If you’ve not already seen it, do take a look, (link opens in new window/tab), and be sure to run the tweets run through so that you can follow the conversation as the plot unfolded. To make that happen you need to click the solid right arrow (or ‘play’ button) at the top right corner of the page under the title (see image to right).

Other applications?

I believe there are lessons that can be learned here by all parties interested in the general development of social media and Twitter in particular. I applaud the BBC for embracing Twitter as a communications medium with a difference. As I see it they’ve harnessed the power of Twitter to directly involve their listeners with the unfolding storyline of the anniversary edition. Furthermore, by producing the post-broadcast timeline they have a wonderful source of material for seeing what the audience thought about the storyline, including countless totally wrong predictions of where the plot was leading. If the scriptwriters should be short of copy for future plotlines the listeners have given them a wealth of ideas to work on, and some strong signals about the affection or dislike of specific characters.

This excellent model could be used in a political context, either at local or national level.  I’ve not reached a firm conclusion as yet but whilst the subject’s still ‘of the moment’ I thought I’d put down some initial thoughts.

There might be a council debate taking place. The council could promote the televising or webcasting of the event and encourage local people to tweet along and share their thoughts. Obviously the topic of the debate would need to be sufficiently engaging (or perhaps contentious) in order to generate a broad range of listeners, but the subsequent analysis of that conversation would doubtless provide a good indication of the public mood or buy-in to both the subject under discussion and/or the democratic process generally. Maybe someone has already tried this, but if they have I’m not aware of it.  Oh, and yes, I’m the first to concede that a council debate is highly unlikely to have folk hooked quite as firmly as the BBC managed on Sunday evening, but hopefully you get my general drift.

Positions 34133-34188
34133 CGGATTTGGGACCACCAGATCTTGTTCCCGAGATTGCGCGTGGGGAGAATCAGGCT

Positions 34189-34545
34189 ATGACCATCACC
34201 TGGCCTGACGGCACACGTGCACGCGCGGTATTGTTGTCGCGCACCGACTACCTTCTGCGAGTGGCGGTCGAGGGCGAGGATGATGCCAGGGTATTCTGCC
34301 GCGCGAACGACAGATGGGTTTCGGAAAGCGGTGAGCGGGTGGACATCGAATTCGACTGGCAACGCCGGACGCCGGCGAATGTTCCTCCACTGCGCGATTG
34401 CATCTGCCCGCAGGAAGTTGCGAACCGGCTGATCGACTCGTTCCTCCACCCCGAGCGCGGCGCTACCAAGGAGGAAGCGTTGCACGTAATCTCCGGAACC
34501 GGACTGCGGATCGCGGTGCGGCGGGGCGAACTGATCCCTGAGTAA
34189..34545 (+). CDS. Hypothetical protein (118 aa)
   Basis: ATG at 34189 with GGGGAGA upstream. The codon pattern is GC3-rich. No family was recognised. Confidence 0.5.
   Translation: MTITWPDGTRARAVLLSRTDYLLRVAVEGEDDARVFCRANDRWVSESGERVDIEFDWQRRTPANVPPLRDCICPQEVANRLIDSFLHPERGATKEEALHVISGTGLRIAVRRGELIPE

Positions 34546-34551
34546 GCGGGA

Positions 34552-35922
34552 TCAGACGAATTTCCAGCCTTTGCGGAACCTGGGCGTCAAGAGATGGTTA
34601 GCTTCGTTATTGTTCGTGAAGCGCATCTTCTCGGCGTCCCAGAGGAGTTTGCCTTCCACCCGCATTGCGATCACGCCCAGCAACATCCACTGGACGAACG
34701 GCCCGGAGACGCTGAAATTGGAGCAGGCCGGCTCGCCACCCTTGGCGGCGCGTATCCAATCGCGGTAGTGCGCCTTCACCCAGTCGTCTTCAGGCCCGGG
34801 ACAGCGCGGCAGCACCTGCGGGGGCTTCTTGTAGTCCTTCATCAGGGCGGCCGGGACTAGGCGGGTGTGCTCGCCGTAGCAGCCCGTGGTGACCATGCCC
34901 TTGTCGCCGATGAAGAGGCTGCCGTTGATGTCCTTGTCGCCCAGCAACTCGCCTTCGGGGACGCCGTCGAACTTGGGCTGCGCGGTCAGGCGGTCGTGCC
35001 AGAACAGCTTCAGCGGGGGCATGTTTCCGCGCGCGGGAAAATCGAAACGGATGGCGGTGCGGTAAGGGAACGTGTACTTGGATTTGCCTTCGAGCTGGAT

So, there you have it, my thoughts on The Archers and Twitter. And now before I close, I’d like to share a selection of my favourite tweets from Sunday’s episode and its aftermath (still unfolding):

@potterwigham: Thanks Helen #thearchers for bring us back from our slough of despond by going on about expressing milk.

@jamspangle: At least hearing the news will mean Helen will talk about something other than babies for two minutes #thearchers

@Chainsaw_McGinn: If they’d only taken the time to write a good risk assessment and used correct ppe [personal protective equipment] #thearchers

@NickFitz: Nigel’s scream lasted about 3 seconds: given g=9.8m/s he fell c44m, or 144 feet. Buckingham Palace is 24m high. Big house 😉 #sattc

@jgmcintyre: #thearchers Advert for Thursday’s Borchester Echo: Vacancy for village idiot, Ambridge, following sudden change of circumnstance

@kmflett: Ambridge Socialist Update – questions about who will represent the Government at Nigel Pargetter’s funeral #sattc

@AmbridgeView: Who would have thought it? A bunting tragedy in #thearchers

@Stickings90: This was a dastardly plot by Queen of Capriciousness, Vanessa Whitburn, to instigate a 10yr family feud #sattc

@HistoryNeedsYou I think the banner was t ed with a spur lash. Nigel certainly landed with one … #thearchers

@Ecogray: “There was something of the Peter Pan in Nigel” http://bbc.in/edxl56. Shame it wasn’t the ability to fly. #thearchers

@PropertyJourn: So Nigel definitely dead. It seems to me, he lived his life like a banner in the wind. #sattc

@WorcsPaul: Health & Safety nannies visit Lower Loxley and insist “Beware falling Nigels” signs installed #sattc

@LyndaSnell: Nigel was the Peoples’ Dame

Please share your favourite #sattc tweets in comments in your feel so inclined. I hope you will!